the blame this at Ernest’s door; it was his misconduct,，
To this Purpose, after long Consideration, I could think of but two Ways to preserve them; one was to find another convenient Place to dig a Cave Under-ground, and to drive them into it every Night; and the other was to enclose two or three little Bits of Land, remote from one another and as much conceal'd as I could, where I might keep about half a Dozen young Goats in each Place: So that if any Disaster happen'd to the Flock in general, I might be able to raise them again with little Trouble and Time: And this, tho' it would require a great deal of Time and Labour, I thought was the most rational Design.
Accordingly I spent some Time to find out the most retir'd Parts of the Island; and I pitch'd upon one which was as private indeed as my Heart could wish for; it was a little damp Piece of Ground in the Middle of the hollow and thick Woods, where, as is observ'd, I almost lost my self once before, endeavouring to Come back that Way from the Eastern Part of the Island: Here I found a clear Piece of Land near three Acres, so surrounded with Woods, that it was almost an Enclosure by Nature, at least it did not want near so much Labour to make it so, as the other Pieces of Ground I had work'd so hard at.
I immediately went to Work with this Piece of Ground, and in less than a Month's Time, I had so fenc'd it round, that my Flock or Herd, call it which you please, who were not so wild now as at first they might be supposed to be, were well enough secur'd in it. So, without any farther Delay, I removed ten young She-Goats and two He-Goats to this Piece; and when they were there, I continued to perfect the Fence till I had made it as secure as the other, which, however, I did at more Leisure, and it took me up more Time by a great deal.
All this Labour I was at the Expence of, purely from my Apprehensions on the Account of the Print of a Man's Foot which I had seen; for as yet I never saw any human Creature come near the Island, and I had now liv'd two Years under these Uneasinesses, which indeed made my Life much less comfortable than it was before; as may well be imagin'd by any who know what it is to live in the constant Snare of the Fear of Man; and this I must observe with Grief too, that the Discomposure of my Mind had too great Impressions also upon the religious Part of my Thoughts, for the Dread and Terror of falling into the Hands of Savages and Canibals, lay so upon my Spirits, that I seldom found my self in a due Temper for Application to my Maker, at least not with the sedate Calmness and Resignation of Soul which I was wont to do; I rather pray'd to God as under great Affliction and Pressure of Mind, surrounded with Danger, and in Expectation every Night of being murther'd and devour'd before Morning; and I must testify from my Experience, that a Temper of Peace, Thankfulness, Love and Affection, is much more the proper Frame for Prayer than that of Terror and Discomposure; and that under the Dread of Mischief impending, a Man is no more fit for a comforting Performance of the Duty of praying to God, than he is for Repentance on a sick Bed: For these Discomposures affect the Mind as the others do the Body; and the Discomposure of the Mind must necessarily be as great a Disability as that of the Body, and much greater, Praying to God being properly an Act Of the Mind, not of the Body.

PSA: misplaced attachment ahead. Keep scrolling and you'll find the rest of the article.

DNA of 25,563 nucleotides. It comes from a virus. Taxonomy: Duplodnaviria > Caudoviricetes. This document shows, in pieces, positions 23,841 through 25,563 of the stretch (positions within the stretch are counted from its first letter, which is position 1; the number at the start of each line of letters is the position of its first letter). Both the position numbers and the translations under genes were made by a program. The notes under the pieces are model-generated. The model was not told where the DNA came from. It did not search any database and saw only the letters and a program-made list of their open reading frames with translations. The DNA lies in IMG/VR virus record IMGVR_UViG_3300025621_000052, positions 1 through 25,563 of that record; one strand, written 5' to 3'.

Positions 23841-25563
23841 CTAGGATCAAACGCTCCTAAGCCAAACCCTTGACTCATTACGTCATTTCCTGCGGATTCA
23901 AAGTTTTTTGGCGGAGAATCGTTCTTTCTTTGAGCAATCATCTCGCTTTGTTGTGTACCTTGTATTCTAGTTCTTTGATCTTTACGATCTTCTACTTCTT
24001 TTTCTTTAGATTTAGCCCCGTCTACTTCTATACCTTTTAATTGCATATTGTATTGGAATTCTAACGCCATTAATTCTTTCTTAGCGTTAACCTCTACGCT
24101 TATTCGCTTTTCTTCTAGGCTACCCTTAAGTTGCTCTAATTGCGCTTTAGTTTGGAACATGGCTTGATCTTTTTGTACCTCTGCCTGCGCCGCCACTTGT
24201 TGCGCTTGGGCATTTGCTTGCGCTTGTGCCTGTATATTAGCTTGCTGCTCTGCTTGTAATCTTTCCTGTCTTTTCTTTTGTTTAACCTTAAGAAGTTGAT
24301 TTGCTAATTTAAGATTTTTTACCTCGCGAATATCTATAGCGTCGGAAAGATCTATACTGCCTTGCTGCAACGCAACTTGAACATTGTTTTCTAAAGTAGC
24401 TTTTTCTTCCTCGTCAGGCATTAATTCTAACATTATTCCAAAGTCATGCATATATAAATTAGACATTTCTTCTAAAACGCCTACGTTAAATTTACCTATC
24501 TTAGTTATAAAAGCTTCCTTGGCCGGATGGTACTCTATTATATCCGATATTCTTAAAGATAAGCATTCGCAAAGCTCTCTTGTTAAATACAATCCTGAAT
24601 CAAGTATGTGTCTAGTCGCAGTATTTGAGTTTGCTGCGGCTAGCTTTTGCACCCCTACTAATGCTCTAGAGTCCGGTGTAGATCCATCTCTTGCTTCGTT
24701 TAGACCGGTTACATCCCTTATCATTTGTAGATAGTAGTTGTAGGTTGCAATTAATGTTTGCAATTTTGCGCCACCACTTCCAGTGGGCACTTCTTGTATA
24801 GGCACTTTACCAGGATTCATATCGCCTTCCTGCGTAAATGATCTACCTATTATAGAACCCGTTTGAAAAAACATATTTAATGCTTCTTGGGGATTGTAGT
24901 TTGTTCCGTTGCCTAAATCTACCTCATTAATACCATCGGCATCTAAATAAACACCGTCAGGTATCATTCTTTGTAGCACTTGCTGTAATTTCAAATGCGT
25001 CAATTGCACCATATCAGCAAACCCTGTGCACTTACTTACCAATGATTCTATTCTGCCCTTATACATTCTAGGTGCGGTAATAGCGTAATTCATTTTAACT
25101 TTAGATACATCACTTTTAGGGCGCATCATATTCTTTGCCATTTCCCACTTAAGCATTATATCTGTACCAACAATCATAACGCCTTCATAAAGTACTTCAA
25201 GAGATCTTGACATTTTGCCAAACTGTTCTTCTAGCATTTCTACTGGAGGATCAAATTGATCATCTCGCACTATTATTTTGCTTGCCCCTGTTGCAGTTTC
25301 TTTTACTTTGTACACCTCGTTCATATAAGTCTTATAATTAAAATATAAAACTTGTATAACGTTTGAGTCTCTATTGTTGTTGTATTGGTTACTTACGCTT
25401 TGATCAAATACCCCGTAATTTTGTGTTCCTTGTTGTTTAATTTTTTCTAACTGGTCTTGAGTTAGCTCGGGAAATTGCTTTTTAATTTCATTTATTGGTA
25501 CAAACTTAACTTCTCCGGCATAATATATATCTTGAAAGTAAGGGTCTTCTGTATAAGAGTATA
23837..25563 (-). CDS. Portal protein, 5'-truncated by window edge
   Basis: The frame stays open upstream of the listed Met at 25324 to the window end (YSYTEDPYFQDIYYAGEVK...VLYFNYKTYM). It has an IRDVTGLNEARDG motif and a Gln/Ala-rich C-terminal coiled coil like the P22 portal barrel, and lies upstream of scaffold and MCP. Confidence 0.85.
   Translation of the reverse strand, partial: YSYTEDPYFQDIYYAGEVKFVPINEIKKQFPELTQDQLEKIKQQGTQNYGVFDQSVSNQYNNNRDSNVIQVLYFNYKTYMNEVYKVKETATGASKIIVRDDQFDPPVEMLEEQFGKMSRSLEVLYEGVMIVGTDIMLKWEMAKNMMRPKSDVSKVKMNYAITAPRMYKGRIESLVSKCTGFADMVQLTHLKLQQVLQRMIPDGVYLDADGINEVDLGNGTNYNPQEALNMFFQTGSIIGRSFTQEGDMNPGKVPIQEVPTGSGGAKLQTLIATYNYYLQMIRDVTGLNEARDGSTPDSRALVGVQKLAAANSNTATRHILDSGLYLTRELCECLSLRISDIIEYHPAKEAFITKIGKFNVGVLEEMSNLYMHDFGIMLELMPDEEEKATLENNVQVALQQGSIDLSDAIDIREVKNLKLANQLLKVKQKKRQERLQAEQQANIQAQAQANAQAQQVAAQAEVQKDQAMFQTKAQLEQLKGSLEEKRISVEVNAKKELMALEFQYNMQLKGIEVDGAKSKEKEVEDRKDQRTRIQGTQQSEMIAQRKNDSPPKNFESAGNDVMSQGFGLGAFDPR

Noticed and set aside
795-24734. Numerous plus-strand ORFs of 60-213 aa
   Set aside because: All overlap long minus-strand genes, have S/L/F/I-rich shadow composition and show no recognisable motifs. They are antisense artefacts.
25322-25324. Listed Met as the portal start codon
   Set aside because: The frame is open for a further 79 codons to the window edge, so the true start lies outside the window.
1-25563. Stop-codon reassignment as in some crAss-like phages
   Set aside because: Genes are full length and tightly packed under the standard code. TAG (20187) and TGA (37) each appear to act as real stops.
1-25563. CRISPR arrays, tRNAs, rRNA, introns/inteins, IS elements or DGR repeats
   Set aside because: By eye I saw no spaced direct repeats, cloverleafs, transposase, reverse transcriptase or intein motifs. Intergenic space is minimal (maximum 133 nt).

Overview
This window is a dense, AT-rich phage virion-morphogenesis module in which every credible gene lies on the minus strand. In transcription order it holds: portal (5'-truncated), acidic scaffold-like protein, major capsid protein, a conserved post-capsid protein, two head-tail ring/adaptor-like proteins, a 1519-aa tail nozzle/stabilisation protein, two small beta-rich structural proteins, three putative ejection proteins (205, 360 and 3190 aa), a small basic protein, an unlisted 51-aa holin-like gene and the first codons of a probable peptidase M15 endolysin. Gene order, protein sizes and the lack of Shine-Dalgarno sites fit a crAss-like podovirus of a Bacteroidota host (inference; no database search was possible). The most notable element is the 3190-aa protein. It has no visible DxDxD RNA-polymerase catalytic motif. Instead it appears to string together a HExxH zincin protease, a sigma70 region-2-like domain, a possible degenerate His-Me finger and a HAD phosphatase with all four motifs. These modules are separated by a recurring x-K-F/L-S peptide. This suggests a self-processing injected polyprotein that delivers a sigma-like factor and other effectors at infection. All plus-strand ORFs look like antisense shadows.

But to go on; After I had thus secur'd one Part of my little living Stock, I went about the whole Island, searching for another private Place, to make such another Deposit; when wandring more to the West Point of the Island, than I had ever done yet, and looking out to Sea, I thought I saw a Boat upon the Sea, at a great Distance; I had found a Prospective Glass, or two, in one of the Seamen's Chests, which I sav'd out of our Ship; but I had it not about me, and this was so remote, that I could not tell what to make of it; though I look'd at it till my Eyes were not able to hold to look any longer; whether it was a Boat, or not, I do not know; but as I descended from the Hill, I could see no more of it, so I gave it over; only I resolv'd to go no more out without a Prospective Glass in my Pocket.
When I was come down the Hill, to the End of the Island, where indeed I had never been before, I was presently convinc'd, that the seeing the Print of a Man's Foot, was not such a strange Thing in the Island as I imagin'd; and but that it was a special Providence that I was cast upon the Side of the Island, where the Savages never came: I should easily have known, that nothing was more frequent than for the Canoes from the Main, when they happen'd to be a little too far out at Sea, to shoot over to that Side of the Island for Harbour; likewise as they often met, and fought in their Canoes, the Victors having taken any Prisoners, would bring them over to this Shore, where according to their dreadful Customs, being all Canibals, they would kill and eat them; of which hereafter.
article title：the blame this at Ernest’s door; it was his misconduct,
Address of this article：http://ajsmapp.com/html/998a298908.html
This article is published by the partner and does not representarrogance less etiquette networkPosition, reprint, contact the author and indicate the source：arrogance less etiquette network
current location： news > >the blame this at Ernest’s door; it was his misconduct,